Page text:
Is CRAN becoming too much on local industry players? …as it seeks to regulate courier and postal services

As stakeholders met yesterday to debate the Communication Regulatory Authority’s (CRAN) intention to license those that deliver postal and courier services, it has been advised against crushing small business out of operation by charging them exorbitant fees for licenses.

The main objectives of the proposed regulations include setting up a formalised process for granting, amendments, transfers, renewals, withdrawals and suspensions of postal service licenses as well as having an established licensing regime.

Former NAMFISA chief executive officer turned private consultant, Rainer Ritter out-rightly criticised CRAN’s authority to regulate the industry and has been irked by a proposal that such service providers pay N$10 000 to get licensed.

“A small business shouldn’t pay too much to operate its business because if you have a truck you pay for your license fee, you pay petrol or diesel and there is a levy on that already.”

“And if you have a courier service and they intend to regulate it you pay N$10 000 for a license fee and they have announced also that they impose tariffs on the industry but big companies can pay N$10 000, for a small operator it is impossible to pay that much,” said Ritter.

 He said CRAN is creating an unleveled playing field by imposing high tariffs on small operators which is contrary to the government stance of inclusivity.

“I think the courier services shouldn’t be regulated by CRAN because there is another transported Act where you are regulated already. So it is just an additional burden. There are only 30 countries in the world regulating courier services from 240. Other countries are not regulating through the communication authority,” he said.

Meanwhile Nampost chief executive officer, Festus Hangula said they would make known of their feelings on the proposals in a written form at a later stage.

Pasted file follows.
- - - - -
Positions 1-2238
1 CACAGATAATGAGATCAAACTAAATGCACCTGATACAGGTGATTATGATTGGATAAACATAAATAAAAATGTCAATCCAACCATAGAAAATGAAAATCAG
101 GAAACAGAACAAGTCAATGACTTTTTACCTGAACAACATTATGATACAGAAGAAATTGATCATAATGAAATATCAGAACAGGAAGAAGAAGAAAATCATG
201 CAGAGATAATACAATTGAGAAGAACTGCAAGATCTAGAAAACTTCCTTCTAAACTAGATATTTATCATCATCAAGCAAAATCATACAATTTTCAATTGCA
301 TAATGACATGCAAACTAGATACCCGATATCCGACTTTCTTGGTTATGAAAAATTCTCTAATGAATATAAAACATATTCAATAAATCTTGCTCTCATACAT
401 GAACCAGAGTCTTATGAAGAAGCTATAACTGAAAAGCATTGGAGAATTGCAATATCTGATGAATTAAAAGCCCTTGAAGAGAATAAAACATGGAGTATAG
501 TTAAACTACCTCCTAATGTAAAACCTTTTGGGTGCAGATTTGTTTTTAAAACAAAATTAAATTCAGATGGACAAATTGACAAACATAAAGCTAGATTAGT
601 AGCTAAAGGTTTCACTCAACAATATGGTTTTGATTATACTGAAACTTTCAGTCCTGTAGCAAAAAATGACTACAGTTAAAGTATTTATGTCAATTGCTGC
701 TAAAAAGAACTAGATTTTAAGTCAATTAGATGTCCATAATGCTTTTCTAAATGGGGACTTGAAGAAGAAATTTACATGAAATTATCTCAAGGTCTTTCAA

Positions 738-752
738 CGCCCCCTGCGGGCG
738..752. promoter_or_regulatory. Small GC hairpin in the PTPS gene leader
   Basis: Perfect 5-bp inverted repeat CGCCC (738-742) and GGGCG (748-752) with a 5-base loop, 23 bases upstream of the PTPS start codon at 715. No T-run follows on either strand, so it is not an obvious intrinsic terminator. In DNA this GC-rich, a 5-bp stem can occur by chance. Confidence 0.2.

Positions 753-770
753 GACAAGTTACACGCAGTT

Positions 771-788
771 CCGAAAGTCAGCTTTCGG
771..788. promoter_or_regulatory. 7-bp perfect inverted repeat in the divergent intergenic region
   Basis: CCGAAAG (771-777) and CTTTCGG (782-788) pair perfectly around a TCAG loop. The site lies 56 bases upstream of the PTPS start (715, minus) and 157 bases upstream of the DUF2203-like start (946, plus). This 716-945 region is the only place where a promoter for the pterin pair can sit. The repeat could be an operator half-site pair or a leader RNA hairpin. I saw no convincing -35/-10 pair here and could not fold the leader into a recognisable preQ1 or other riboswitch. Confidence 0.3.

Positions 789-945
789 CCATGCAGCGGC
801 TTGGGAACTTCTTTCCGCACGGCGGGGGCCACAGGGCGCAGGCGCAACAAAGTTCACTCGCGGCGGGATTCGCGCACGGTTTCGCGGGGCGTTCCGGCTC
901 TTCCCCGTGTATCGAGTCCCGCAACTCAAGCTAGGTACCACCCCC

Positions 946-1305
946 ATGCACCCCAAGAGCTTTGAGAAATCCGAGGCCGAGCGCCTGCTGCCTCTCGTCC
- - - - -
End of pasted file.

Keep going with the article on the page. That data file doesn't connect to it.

Speaking to The Villager, VP and Head of legal affairs for DHL, Brett Hattaway said his concern is that regulation should be solely and firmly grounded in the 2009 law.  

“I think more important than that is the impact it will have on Namibia and is Namibia pushing towards deregulation and competition or is it pushing towards regulation that may not or may also be needed.”

“So it’s just my desire that CRAN push with the best interest of country and the industry in mind. I have no issue with regulation but it should be grounded in law. It’s not regulation per se that any one has an objection to, it’s over-regulation,” he said in an exclusive interview at the sideline of the event.

CRAN CEO, Festus Mbandeka also agreed with Hattaway on the issue of over-regulation but indicated that in terms of the Communication Act, they are mandated to regulate postal services.

“So we are empowered to make regulation and to identify those services that we can regulate. It is within that context that we are doing this process and it’s not just a process that we are doing on our own,” he said.

He added that theirs is an effort to bring about a “light-touch regulation” without imposing themselves too hard against operators.

 As some are beginning to smell a rat and suspecting that the regulatory authority is looking to increasing its revenue, the final draft to the proposals is yet to be tabled.